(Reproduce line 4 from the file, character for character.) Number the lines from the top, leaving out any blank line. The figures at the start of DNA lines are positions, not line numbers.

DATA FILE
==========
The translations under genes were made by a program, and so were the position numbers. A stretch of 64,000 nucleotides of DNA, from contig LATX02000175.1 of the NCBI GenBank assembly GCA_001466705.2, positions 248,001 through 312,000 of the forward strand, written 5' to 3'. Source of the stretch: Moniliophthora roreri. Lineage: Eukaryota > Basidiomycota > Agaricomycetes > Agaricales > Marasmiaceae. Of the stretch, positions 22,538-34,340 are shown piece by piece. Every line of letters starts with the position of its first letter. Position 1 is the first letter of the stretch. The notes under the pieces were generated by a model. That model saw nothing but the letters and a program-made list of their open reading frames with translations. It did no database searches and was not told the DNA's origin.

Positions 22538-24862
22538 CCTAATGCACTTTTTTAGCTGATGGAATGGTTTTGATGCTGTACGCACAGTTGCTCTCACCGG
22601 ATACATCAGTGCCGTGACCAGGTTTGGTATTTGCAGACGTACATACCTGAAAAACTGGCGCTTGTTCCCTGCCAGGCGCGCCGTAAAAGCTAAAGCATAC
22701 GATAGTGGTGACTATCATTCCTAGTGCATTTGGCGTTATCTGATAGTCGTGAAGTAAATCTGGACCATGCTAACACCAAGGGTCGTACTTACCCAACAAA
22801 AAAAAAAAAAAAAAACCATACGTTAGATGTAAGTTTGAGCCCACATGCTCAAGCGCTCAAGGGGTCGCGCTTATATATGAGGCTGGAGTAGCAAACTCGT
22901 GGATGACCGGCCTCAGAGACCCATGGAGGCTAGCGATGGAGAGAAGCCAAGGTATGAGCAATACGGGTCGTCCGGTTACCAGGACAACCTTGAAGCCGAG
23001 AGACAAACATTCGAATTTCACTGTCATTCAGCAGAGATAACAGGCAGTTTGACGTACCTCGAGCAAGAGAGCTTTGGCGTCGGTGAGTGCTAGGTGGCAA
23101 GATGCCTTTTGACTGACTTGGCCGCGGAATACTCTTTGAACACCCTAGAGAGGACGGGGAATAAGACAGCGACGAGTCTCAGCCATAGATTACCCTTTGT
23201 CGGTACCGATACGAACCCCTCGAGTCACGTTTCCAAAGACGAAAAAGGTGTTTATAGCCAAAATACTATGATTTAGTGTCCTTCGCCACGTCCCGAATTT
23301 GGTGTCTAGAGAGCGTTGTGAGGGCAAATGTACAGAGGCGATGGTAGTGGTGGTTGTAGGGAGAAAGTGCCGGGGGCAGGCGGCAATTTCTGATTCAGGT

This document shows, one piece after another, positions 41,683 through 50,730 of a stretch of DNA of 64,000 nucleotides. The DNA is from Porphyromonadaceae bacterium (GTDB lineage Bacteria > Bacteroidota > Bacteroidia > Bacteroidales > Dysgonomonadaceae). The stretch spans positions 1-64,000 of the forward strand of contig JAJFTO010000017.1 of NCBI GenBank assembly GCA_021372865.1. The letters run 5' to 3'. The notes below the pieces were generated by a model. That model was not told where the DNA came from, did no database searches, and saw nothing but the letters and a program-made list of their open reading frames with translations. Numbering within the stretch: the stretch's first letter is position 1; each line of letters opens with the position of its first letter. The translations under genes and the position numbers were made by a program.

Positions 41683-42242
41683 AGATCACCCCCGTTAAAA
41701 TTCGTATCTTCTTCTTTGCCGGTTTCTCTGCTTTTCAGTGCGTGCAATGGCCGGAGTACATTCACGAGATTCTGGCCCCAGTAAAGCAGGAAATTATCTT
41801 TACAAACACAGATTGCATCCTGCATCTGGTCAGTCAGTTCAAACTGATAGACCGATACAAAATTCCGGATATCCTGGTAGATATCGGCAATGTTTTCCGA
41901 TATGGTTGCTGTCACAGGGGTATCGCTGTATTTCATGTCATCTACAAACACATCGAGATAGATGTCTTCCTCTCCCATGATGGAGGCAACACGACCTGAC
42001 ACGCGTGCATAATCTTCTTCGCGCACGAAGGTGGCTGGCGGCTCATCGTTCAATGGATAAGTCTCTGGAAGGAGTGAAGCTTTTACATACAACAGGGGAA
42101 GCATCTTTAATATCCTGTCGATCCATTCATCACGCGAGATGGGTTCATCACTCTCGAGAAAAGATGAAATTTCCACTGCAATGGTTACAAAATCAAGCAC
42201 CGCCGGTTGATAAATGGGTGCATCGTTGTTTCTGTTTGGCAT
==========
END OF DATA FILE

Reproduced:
22601 ATACATCAGTGCCGTGACCAGGTTTGGTATTTGCAGACGTACATACCTGAAAAACTGGCGCTTGTTCCCTGCCAGGCGCGCCGTAAAAGCTAAAGCATAC